Tired of political partisanship? Supercommittee not so super, after all

I don’t know about you, but I welcome the mandatory discretionary budget cuts that will kick in in 2013, barring some miracle. It’s not that I agree with these cuts: I just think that we and Congress should reap what the Supercommittee has sown, through its members’ inability to set aside politics to tackle federal spending and tax issues.

I was hopeful committee members would ‘man up’ to deliver a plan to start driving down our national debt – a plan that would spread the burden equitably across America.  Hope springs eternal, as someone once said. Guess it was too much to expect as we enter another election season: Can’t afford a deal that might make the other guy look good, I guess, whatever the cost.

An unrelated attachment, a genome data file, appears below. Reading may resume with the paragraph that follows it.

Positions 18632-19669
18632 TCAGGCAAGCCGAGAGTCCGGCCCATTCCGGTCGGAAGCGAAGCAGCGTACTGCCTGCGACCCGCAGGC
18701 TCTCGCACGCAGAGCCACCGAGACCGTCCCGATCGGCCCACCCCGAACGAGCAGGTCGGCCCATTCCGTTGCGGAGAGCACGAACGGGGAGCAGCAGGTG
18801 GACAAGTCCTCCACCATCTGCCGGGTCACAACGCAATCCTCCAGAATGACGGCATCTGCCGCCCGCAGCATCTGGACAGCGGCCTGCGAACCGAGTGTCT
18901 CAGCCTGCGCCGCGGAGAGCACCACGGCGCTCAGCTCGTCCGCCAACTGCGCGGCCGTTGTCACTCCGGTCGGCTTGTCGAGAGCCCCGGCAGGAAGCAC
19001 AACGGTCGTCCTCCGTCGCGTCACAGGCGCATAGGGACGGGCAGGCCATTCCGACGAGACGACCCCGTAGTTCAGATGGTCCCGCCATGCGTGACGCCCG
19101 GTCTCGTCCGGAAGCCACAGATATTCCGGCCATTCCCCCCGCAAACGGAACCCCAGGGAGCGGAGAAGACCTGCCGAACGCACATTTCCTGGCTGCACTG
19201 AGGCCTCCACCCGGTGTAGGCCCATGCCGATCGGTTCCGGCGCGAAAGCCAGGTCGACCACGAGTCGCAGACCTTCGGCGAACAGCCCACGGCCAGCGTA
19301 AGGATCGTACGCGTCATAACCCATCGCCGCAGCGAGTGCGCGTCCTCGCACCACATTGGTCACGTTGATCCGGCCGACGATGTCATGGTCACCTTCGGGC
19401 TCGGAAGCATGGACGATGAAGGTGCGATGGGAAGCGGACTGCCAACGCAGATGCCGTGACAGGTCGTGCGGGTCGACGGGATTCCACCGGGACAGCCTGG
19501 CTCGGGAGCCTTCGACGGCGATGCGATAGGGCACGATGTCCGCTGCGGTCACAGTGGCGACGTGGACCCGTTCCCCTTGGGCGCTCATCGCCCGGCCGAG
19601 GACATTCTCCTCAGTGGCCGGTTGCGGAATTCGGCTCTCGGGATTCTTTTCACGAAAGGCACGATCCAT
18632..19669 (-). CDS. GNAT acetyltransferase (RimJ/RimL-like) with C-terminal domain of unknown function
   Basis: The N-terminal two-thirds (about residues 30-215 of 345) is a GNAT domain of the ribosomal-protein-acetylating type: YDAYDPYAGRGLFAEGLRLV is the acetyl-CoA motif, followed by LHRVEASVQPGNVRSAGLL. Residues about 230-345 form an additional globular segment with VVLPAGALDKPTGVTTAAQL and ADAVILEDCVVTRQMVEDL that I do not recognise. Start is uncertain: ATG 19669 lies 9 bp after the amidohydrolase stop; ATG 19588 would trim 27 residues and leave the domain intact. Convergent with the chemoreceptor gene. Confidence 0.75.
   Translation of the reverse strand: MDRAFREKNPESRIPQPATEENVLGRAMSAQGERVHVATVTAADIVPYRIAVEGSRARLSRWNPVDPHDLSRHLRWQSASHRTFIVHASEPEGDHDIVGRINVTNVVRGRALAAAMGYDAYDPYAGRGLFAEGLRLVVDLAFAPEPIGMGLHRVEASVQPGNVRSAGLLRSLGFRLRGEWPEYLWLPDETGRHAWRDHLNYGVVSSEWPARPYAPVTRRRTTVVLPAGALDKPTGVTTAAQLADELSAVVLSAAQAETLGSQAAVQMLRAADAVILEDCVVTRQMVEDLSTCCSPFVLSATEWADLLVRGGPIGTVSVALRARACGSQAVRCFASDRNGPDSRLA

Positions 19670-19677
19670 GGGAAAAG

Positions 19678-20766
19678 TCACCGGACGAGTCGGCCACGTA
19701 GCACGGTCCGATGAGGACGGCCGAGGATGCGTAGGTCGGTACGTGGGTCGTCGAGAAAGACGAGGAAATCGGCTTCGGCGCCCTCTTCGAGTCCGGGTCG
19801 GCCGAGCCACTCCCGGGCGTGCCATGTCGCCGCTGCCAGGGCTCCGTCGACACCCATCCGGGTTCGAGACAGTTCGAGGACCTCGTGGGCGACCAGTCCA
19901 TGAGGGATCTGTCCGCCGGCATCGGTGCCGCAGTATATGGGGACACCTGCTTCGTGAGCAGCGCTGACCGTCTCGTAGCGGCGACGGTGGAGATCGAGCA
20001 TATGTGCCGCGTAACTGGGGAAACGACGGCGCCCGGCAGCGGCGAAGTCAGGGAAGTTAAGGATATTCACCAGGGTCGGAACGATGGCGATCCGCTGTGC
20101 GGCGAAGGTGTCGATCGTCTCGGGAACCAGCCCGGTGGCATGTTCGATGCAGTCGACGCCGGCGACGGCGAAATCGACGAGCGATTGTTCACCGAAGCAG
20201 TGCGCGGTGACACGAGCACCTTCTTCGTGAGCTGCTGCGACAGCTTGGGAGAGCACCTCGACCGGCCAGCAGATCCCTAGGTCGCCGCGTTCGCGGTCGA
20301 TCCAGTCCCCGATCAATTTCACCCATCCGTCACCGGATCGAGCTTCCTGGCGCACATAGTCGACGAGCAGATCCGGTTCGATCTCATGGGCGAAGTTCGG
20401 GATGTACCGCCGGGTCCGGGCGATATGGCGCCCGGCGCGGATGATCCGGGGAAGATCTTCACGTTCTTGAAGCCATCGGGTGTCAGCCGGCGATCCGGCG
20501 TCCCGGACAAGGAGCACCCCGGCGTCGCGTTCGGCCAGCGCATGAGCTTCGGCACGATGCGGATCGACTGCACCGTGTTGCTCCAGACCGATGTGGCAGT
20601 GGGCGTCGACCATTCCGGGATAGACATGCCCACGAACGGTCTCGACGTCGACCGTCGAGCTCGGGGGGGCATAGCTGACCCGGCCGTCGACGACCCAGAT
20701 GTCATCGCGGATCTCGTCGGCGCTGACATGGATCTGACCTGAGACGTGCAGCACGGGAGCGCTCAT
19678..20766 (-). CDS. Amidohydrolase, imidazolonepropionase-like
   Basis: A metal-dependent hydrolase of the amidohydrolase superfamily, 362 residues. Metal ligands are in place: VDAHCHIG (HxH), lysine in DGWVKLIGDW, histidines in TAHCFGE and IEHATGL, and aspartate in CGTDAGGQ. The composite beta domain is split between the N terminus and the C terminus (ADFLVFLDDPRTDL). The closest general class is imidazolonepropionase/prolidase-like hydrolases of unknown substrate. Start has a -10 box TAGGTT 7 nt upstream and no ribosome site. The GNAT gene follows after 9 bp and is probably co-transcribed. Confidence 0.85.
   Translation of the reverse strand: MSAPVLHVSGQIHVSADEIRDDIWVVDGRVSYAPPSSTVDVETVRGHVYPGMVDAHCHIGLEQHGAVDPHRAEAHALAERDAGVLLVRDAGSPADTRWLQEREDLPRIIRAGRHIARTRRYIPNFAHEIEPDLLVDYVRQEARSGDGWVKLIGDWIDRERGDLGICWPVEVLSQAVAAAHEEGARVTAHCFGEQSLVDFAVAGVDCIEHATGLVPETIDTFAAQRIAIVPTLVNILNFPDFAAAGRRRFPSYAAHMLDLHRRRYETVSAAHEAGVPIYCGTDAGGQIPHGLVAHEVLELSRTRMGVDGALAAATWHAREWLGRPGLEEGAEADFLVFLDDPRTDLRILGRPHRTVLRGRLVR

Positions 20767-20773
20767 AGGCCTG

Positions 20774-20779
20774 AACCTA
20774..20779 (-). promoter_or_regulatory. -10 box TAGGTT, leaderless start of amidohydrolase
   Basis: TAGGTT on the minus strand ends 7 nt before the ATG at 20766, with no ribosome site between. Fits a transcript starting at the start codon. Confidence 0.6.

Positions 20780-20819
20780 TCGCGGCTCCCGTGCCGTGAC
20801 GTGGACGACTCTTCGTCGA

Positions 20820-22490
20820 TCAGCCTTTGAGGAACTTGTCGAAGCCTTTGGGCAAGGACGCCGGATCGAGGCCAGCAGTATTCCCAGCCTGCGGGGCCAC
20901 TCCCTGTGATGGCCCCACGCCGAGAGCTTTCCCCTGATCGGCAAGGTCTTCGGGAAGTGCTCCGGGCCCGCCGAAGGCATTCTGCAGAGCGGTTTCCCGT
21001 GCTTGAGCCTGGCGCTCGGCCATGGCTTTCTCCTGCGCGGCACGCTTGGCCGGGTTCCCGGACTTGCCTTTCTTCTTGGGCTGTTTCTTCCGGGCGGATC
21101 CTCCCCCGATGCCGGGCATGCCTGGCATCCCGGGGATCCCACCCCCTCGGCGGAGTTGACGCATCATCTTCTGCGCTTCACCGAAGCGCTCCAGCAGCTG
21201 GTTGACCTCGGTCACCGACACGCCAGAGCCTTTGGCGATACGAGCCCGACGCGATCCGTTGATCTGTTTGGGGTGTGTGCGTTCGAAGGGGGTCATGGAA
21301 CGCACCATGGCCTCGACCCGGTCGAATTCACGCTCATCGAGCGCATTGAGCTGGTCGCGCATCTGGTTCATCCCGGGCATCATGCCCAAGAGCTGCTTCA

At least it will keep the Sunday pundits and apologists busy for weeks.

Here’s what I’d like to see now: A Congress that takes credit for the consequences of its members’ latest inaction, instead of trying to duck them. If you really supported our military, you would have worked harder – and together.

And no, I don’t blame the President. The supercommittee was created by Congress, a body that claims an important role in policy-making and execution. With great power goes great responsibility – responsibility you cannot avoid or talk your way out of on network news shows.

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